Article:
The Rays defeated the Orioles 3-1 this afternoon behind a strong start from Enny Romero in his Major League debut. The left-hander, who spent most of the season with Double-A Montgomery, shut out the O’s in four and two-thirds innings, allowing just one hit while walking four and failing to record a strikeout. The Rays scored in the first on a David DeJesus solo home run and tacked on two more in the sixth. Fernando Rodney allowed a run in the ninth but was able to record his 36th save of the season.
Meanwhile, the Indians had an easy time against the Astros. After falling behind 2-0 in the fourth, the Indians put up a three-spot against Astros starter Erik Bedard. They added a four more in the sixth, three of which were charged to Bedard, who couldn’t record an out in the inning. Corey Kluber had a strong start, allowing just the two runs in five and one-third innings of work. Seven Indians relievers combined for three and two-thirds shutout innings behind Kluber.
The 86-69 Rays maintain a half-game lead over the Indians for the first AL Wild Card spot. The 86-70 Indians saw their lead over the Rangers grow to 1.5 games as Justin Maxwell hit a walk-off grand slam against Rangers reliever Joakim Soria.
The Rays will wrap up their series with the Orioles tomorrow afternoon before going on the road to finish the season against the Yankees and Blue Jays. The Indians will play the White Sox twice at home, then travel to Minnesota for four games before the end of the season.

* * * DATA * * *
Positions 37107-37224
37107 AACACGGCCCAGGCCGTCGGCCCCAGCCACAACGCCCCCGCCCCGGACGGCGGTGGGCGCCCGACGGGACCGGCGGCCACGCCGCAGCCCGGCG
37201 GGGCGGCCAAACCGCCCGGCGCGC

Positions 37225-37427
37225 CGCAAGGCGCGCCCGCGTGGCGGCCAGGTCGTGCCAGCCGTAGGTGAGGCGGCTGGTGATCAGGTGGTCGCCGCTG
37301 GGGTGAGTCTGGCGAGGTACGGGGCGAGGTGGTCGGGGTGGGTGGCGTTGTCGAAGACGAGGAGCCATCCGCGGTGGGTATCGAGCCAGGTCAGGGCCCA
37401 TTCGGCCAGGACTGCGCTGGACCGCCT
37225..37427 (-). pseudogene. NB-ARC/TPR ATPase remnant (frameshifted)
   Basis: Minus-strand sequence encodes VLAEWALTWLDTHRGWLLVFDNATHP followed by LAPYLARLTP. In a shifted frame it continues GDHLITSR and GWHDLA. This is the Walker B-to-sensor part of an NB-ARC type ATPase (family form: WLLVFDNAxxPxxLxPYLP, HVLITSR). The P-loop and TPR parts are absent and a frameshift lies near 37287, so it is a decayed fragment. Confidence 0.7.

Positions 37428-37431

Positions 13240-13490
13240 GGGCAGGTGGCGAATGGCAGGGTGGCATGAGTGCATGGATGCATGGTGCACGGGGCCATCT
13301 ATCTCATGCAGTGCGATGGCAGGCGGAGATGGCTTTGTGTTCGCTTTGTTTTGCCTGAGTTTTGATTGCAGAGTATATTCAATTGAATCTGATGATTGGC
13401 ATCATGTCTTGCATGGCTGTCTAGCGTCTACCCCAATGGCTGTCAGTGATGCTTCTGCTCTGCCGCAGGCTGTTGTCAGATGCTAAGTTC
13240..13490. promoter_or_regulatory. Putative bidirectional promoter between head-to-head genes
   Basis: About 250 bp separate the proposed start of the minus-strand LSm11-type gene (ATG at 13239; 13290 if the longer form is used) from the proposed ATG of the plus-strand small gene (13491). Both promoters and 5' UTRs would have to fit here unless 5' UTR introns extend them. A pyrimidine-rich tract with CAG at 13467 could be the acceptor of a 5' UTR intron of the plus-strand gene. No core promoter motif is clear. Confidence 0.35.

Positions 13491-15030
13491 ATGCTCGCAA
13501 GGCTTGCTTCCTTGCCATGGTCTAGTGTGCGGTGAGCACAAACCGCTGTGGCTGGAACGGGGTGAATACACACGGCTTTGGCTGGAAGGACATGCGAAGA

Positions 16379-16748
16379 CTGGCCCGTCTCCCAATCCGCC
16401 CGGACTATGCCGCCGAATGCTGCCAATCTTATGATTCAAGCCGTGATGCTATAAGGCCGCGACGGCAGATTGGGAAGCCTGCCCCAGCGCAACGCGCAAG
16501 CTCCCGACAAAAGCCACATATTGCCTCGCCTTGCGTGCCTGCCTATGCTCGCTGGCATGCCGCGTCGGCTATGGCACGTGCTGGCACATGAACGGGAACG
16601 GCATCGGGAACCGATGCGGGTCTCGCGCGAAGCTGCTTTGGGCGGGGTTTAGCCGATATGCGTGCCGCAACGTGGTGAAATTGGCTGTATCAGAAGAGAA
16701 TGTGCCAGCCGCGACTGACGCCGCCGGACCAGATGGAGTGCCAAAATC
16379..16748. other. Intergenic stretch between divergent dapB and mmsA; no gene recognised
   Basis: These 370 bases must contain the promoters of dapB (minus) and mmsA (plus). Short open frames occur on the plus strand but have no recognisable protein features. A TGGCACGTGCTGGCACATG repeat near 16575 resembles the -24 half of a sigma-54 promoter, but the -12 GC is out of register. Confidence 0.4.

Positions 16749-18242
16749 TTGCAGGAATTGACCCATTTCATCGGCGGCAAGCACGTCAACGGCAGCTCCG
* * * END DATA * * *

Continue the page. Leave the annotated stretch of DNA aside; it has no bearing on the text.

The Astros walked off 3-2 winners in the bottom of the 11th inning of ALCS Game 2 against the Yankees. Carlos Correa struck the winning blow, sending a first-pitch fastball from J.A. Happ over the fence in right field at Minute Maid Park, ending nearly five hours of baseball on Sunday night.
Correa’s heroics were precipitated by two highly questionable calls by home plate umpire Cory Blaser in the top half of the 11th.
Astros reliever Joe Smith walked Edwin Encarnación with two outs, prompting manager A.J. Hinch to bring in Ryan Pressly. Pressly, however, served up a single to left field to Brett Gardner, putting runners on first and second with two outs. Hinch again came out to the mound, this time bringing Josh James to face power-hitting catcher Gary Sánchez.
James and Sánchez had an epic battle. Sánchez fell behind 0-2 on a couple of foul balls, proceeded to foul off five of the next six pitches. On the ninth pitch of the at-bat, Sánchez appeared to swing and miss at an 87 MPH slider in the dirt for strike three and the final out of the inning. However, Blaser ruled that Sánchez tipped the ball, extending the at-bat. Replays showed clearly that Sánchez did not make contact at all with the pitch. James then threw a 99 MPH fastball several inches off the plate outside that Blaser called for strike three. Sánchez, who shouldn’t have seen a 10th pitch, was upset at what appeared to be a make-up call.
The rest, as they say, is history. One pitch later, the Astros evened up the ALCS at one game apiece. Obviously, Blaser’s mistakes in a way cancel each other out, and neither of them caused Happ to throw a poorly located fastball to Correa. It is postseason baseball, however, and umpires are as much under the microscope as the players and managers. Those were two particularly atrocious judgments by Blaser.